Bras have suddenly become a hot economic benchmark in China. All started with what Ren Zhiqiang, chairman of Huayuan Group and one of China’s best-known real estate tycoons, said during a business conference in Beijing in mid May.
When Yuyu, head of online retailer Dangdang, complained about China’s high housing prices during the conference, Ren replied by saying that even bras are more expensive than properties:
“A real estate project takes years to finish from planning to completion. How long does it take to make a piece of clothing? What’s more, something as small as a bra may cost several hundred yuan. If we go by price per square meter, [bras] are much more expensive than houses.”
Later, Ren revealed on his Weibo account (China’s Twitter) that the “bra theory” was originally from Feng Lun, another real estate tycoon in China and chairman of Vantone Holdings. In Feng’s calculation, a good bra costs about RMB 600 yuan, with a surface area of just 0.02 square meters, which means that bras cost about RMB 30,000 per square meter. That’s 7 times more than the average housing price in China’s 2nd and 3rd tier cities. If one also takes into consideration that bras are only good for a year or so while houses are good for at least 40 years, the real price of a bra is about 300 times higher than that of a house.
Ren’s argument and the “bra theory” drew tons of ridicule online. Many netizens asked: “Can I give your bras in exchange of a house?”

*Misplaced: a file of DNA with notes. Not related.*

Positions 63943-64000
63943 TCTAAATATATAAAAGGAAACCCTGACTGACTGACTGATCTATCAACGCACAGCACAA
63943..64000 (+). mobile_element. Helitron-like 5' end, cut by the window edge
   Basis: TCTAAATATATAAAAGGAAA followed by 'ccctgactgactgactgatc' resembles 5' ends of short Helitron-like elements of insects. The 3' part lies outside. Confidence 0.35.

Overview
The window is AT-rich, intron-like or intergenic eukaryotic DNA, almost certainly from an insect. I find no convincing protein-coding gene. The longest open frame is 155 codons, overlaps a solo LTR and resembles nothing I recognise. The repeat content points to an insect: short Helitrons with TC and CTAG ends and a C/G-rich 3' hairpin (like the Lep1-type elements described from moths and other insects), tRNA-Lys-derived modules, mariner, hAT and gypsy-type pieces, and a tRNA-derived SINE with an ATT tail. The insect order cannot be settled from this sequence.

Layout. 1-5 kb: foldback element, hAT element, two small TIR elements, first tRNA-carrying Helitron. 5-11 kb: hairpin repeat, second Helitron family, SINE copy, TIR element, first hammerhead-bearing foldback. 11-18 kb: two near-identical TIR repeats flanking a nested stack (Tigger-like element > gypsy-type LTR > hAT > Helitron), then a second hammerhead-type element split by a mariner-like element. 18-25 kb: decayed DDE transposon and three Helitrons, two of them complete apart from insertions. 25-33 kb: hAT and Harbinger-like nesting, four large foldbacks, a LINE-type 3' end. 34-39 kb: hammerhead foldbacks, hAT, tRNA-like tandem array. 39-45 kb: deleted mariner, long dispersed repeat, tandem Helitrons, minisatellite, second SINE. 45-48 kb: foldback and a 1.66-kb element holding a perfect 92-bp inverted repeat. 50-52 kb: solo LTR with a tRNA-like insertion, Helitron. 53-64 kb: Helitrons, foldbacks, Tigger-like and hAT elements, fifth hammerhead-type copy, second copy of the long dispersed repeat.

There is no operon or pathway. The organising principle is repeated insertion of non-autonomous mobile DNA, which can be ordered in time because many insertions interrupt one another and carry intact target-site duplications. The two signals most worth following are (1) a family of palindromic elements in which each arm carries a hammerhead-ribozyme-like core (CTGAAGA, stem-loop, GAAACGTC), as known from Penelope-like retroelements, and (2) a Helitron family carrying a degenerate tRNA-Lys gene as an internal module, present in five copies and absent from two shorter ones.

“I can give you 3 best bras. Can you give me just one of your smallest houses in exchange? A house of 100 square meters is about the size of 5,000 bras. Can I exchange 5,000 bras for a house from Mr. Ren?”
Others joked: “Try G-string, they are even more expensive by price per square meter.”
Ren’s words are insensitive, to say the least, during a time when almost everybody in China is complaining about high housing prices, and when even the government is trying very hard to curb rising housing prices. Like many netizens argued: “We can live without bras, but not without a house.” More importantly, “there are cheap bras, but there aren’t any cheap houses.”
To add to the “bra complexity,” Liang Haichen, vice general manager of China’s Shou Qi Group, said during Beijing’s Taxi fare public hearing that taxi fares in Bejing have to increase because the industry’s profit margin is too small. To give an example of industries that are enjoying massive profits, Liang said: “Taxi industry is making money, but not a lot. If talking about massive profits, look at some other industries such as watches, handbags, female lingerie. Look at real estate.”
In response, one netizen asked: “What’s wrong with bras? Bras are enjoying massive profits and it’s an industry that everyone can enter. But a taxi company isn’t something that everyone is allowed to open. If this manager feels so wronged, why not go ahead and start a bra business?”
While China’s real estate tycoons and taxi companies are filled with envy at bras makers’ massive profits, an actual bra maker, boss of Nanhaiweiye clothing factory in Guangdong province, stood out to clear bra’s name: “The profit of selling one bra is about RMB 1 yuan. The net profit margin is about 5% to 6%. How is that even close to the profit of the real estate industry?”
Anyway, lesson of the day is: don’t buy anything in China if it costs more per square meter than your bra.